The authors present the Rocket Llama stories metafictionally as the world's oldest comic book, established in 1916, which they allegedly rediscovered and are adapting into webcomics. "Deep underground, in an archaic vault we searched until we found the fabled tales. As both the current production team behind The Ongoing Adventures of Rocket Llama and appreciators of such groundbreaking literature, we have taken it upon ourselves to restore these classic issues to a glory more befitting a modern, digital age."[15]

Although every "issue" is presented with panels and screens in the correct order for each story, the issues are presented out of order as if readers were discovering old issues of a classic comic book in a seemingly haphazard order, however they come to find them. After the redrawn number 112's online publication came the serialized #136, "Time Flies When You're on the Run, Part 1," appearing one page at a time on weekdays.[16]

The comics' creative team already sells related merchandise online.[17]

[edit] References

  1. Rocket Llama World Headquarters
  2. You are here.
  3. Comic book club puts in a full day's work.
  4. Randy Duncan with Danny Fingeroth, panel moderators. (2008, July). "Capes and Tights, Caps and Gown." Panel presented at the Comics Arts Conference, Comic-Con International. San Diego, California.
  5. Recent and Upcoming Research Presentations
  6. Page 1.
  7. The Workday Comic #1. Spring, 2007.
  8. The Workday Comic - online edition.
  9. Club produces second annual workday comic.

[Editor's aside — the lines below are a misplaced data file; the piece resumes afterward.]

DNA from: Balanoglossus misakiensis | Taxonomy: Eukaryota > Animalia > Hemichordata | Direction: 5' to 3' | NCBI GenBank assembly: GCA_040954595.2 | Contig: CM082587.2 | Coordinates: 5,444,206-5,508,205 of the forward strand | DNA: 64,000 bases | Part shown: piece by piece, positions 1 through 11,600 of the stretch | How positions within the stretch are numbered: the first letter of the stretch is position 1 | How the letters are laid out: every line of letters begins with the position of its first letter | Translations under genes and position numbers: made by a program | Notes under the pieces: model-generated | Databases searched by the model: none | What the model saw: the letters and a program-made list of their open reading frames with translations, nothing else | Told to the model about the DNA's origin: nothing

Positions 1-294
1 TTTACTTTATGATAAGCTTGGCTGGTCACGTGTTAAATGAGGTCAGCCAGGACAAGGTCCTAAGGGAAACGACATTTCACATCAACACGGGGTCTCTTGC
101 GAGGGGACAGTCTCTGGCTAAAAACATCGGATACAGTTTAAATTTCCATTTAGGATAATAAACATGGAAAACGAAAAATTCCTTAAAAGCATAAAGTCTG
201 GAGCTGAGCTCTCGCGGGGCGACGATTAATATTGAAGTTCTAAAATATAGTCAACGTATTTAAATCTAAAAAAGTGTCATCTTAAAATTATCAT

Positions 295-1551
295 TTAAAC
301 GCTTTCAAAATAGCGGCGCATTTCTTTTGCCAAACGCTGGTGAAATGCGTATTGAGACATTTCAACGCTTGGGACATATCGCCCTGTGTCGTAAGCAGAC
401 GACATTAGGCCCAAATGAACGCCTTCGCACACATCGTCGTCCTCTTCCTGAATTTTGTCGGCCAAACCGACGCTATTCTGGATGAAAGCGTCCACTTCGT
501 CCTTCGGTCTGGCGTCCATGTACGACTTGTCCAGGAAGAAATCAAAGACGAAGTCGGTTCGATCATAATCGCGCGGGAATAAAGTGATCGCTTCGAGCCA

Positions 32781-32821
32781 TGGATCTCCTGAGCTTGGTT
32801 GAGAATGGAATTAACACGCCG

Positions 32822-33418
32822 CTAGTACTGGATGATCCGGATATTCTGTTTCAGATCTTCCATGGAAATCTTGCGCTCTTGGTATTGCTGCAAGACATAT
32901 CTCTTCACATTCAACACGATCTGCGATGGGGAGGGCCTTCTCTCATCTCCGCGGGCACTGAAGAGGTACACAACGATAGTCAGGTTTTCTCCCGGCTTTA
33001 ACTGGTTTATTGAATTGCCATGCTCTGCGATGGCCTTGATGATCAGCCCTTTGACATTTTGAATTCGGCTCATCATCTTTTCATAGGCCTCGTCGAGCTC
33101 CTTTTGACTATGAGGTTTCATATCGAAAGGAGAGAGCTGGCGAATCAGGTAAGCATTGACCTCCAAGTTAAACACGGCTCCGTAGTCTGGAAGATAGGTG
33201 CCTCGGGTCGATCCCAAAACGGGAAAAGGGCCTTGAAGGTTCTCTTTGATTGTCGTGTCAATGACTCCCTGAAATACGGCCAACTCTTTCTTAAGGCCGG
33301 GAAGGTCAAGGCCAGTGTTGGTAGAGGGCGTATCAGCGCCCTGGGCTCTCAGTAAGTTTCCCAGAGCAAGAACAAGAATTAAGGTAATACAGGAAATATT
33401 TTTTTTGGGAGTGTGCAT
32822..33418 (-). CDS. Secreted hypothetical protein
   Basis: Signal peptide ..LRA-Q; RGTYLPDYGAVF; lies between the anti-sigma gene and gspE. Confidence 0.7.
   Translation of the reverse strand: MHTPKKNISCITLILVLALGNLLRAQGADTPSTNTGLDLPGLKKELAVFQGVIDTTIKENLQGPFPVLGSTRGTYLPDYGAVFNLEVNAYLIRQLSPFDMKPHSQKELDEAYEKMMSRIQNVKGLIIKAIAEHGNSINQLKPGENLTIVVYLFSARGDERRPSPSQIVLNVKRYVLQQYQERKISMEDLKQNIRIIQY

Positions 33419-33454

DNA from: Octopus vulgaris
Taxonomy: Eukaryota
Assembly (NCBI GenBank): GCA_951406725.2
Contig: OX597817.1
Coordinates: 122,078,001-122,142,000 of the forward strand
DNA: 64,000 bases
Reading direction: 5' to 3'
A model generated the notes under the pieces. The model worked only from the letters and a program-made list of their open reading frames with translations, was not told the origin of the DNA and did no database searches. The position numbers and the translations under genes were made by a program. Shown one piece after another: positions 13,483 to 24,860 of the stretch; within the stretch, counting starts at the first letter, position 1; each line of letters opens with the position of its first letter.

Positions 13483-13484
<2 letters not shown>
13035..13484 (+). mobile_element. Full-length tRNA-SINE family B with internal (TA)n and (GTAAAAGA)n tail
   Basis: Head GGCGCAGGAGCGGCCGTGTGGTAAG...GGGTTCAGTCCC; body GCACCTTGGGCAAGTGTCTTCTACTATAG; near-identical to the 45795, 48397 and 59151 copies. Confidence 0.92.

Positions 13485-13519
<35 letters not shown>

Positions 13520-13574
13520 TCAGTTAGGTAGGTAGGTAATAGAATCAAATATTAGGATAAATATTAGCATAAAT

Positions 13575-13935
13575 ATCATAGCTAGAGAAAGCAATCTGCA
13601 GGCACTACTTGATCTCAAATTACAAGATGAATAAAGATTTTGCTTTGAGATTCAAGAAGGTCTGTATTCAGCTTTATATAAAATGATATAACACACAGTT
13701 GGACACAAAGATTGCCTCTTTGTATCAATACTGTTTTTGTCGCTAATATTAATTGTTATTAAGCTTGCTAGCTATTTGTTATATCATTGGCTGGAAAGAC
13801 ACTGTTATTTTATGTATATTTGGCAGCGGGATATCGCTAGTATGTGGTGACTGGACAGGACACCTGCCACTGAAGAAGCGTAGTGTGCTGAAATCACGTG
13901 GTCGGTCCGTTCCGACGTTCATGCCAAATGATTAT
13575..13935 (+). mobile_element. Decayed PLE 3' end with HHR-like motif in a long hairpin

10. Quoted in "The Workday Comic: Not Just One Third of a 24-Hour Comic." Comics Arts Conference, Comic-Con International. San Diego, California. July 27, 2008.
  11. The Ongoing Adventures of Rocket Llama #112: "Trouble in Paradise." Script: Alex Langley. Art: Nick Langley.
  12. You are here.
  13. #137-Cover.
  14. Sneak Peak at Stealth Potato #75.
  15. Who Is Rocket Llama?
  16. "Time Flies When You're on the Run, Part 1." Script: Alex Langley. Art: Nick Langley.
  17. Llama Rama Mega Market.

[edit] External links

[edit] References

  1. Rocket Llama World Headquarters
  2. You are here.
  3. Comic book club puts in a full day's work.
  4. Randy Duncan with Danny Fingeroth, panel moderators. (2008, July). "Capes and Tights, Caps and Gown." Panel presented at the Comics Arts Conference, Comic-Con International. San Diego, California.
  5. Recent and Upcoming Research Presentations
  6. Page 1.
  7. The Workday Comic #1. Spring, 2007.
  8. The Workday Comic - online edition.
  9. Club produces second annual workday comic.
  10. Quoted in "The Workday Comic: Not Just One Third of a 24-Hour Comic." Comics Arts Conference, Comic-Con International. San Diego, California. July 27, 2008.
  11. The Ongoing Adventures of Rocket Llama #112: "Trouble in Paradise." Script: Alex Langley. Art: Nick Langley.
  12. You are here.
  13. #137-Cover.
  14. Sneak Peak at Stealth Potato #75.
  15. Who Is Rocket Llama?
  16. "Time Flies When You're on the Run, Part 1." Script: Alex Langley. Art: Nick Langley.
  17. Llama Rama Mega Market.